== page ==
At the 2021 Lightning Day, Lightning eMotors opened its doors for visitors to get an up-close...

At the 2021 Lightning Day, Lightning eMotors opened its doors for visitors to get an up-close look at how this company is electrifying medium-duty vehicles.

Photo: Lightning eMotors.

Loveland, Colo.-based Lightning eMotors hosted an open house June 17 to show off their newly expanded facility, offer tours for an inside peek at production process, and allow customers, fleet managers, government officials, and journalists, to ride and drive their all-electric medium-duty commercial vehicles.

Since the last Lightning Day in 2019, the company has grown in the market, combined with GigCapital3 and went public, expanded their factory, and moved into new niches.

Lightning Electrifies Fleets

If you haven’t heard of Lightning eMotors yet, the company serves a growing market of forward-thinking commercial fleets looking to achieve sustainability goals with zero-emission battery-electric vans, trucks, and buses from manufacturers such as Ford and GM.

Lightning works with medium-duty Class 3 cargo and passenger vans, Class 4 and 5 cargo vans and shuttle buses, Class 6 work trucks, school buses, Class 7 city buses, and Class A motorcoaches. They do this by converting chasses and powertrains from the major manufacturers to electric.

The company also designs and manufactures a suite of control software, telematics, analytics, and charging solutions, while offering driver training.

According to a May 17 earnings report, Lightning sold 31 purpose-built, commercial vehicles in Q1 2021, which included shuttles buses, delivery vehicles, refrigerated trucks, ambulances and RVs, for DHL Express, Fluid Truck, ABC Companies, Meals on Wheels and more. The company’s forecast is 500 vehicles by the end of the year.

Behind the Wheel 

Lightning Day put on full display the benefits and capabilities of going electric, allowing visitors to get behind the wheel and experience the difference. Not only was the drive smooth, quiet, and powerful — without the sound, smell, or sight of a gas plume — but the feeling of regenerative braking kicking in was a reminder that the vehicle’s battery was doing its job while saving wasted energy, reducing idling, and charging the battery.

Tim Reeser, CEO and Lightning eMotors co-founder, said the company was built with the vocational vehicle in mind and specializes in the custom environment. He believes there is no limit to the potential scalability of what they do. For instance, he referenced a custom-build for a paper shredding truck because none existed previously.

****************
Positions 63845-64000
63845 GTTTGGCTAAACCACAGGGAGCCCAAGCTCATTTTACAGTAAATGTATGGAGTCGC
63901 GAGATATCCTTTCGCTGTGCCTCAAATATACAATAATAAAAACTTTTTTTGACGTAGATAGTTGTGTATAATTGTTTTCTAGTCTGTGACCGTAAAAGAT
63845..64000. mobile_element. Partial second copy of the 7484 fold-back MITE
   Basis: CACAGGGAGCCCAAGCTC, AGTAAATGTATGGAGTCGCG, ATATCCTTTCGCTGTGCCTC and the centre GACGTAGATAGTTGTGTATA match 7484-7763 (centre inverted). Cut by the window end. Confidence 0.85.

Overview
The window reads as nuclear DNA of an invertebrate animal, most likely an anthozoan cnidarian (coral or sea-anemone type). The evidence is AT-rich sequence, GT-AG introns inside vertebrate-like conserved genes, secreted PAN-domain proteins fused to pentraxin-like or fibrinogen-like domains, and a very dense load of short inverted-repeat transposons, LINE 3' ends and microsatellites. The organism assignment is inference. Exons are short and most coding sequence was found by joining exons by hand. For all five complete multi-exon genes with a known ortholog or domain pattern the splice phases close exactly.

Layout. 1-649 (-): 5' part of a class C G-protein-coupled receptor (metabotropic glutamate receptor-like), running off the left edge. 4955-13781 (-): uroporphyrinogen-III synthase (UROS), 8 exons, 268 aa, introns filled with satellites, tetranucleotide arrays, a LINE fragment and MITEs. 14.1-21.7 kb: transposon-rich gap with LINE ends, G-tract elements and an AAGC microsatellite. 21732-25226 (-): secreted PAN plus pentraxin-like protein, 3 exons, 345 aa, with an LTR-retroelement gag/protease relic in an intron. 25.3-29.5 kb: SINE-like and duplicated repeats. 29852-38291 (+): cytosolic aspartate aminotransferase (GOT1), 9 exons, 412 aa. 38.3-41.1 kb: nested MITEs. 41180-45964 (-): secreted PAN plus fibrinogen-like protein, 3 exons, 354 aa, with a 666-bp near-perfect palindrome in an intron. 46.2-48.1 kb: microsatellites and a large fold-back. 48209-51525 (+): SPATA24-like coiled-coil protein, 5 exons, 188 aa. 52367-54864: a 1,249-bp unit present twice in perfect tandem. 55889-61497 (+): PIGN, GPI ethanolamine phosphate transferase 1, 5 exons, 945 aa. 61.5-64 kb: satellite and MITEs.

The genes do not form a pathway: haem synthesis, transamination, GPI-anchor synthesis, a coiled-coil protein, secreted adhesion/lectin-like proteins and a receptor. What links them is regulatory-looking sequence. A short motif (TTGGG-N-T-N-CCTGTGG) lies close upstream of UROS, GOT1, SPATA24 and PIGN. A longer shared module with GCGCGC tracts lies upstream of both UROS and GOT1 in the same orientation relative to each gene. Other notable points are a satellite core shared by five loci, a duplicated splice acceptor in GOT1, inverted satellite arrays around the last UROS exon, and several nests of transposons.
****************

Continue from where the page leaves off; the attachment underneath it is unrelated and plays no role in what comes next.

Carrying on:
By producing and installing batteries into commercial vehicles, Lightning eMotors is ready for...

By producing and installing batteries into commercial vehicles, Lightning eMotors is ready for the growth in zero-emission work trucks.

Photo: Amanda Huggett.

Looking forward, Lightning intends to maintain premium pricing while expanding volume.

Looking Forward

Lightning leadership also shared insights into the electric market, noting that EVs perform best in cities, as the stop-and-go nature of the drive provides plenty of opportunity for the battery to charge itself throughout the drive. This, of course, equates to valuable fuel savings for fleet managers and makes the vehicles even more attractive for last-mile deliveries.

“The EV revolution is here, and it’s not just about cars or pickup trucks,” Chief Revenue Officer Kash Sethi said in a release. “We are glad to see EVs gain momentum across all segments of transportation – from transit buses to delivery trucks, from school buses to ambulances.”

Reeser also mentioned a growing interest in recreational vehicle (RV) electrification. But the growth opportunities he’s most attuned to are in utility trucks and school buses.

Lightning is working on a universal powertrain that would fit multiple OEM’s vehicles.

“I’ve never been a fan of building an electric vehicle just for carbon offset,” Reeser stated. “Sustainability is a key aspect of our business, but I don’t want it to be the only reason people buy our product. I want them to buy because it’s fundamentally a better vehicle.”

While passenger cars have already seen an uptick in interest in the last few years, larger vehicles have been slower to go electric. Reeser said he believes the interest has always been there, but now that costs are going down as volume is going up —especially in the last year alone — adoption is finally gaining momentum as ROI has become proven. “I believe we’ve hit the inflection point and growth will be quick,” Reeser said.

Reeser predicts 40% of all commercial vehicles will be electric in three years. Lightning eMotors is scaling and preparing for that now.

Originally posted on Work Truck Online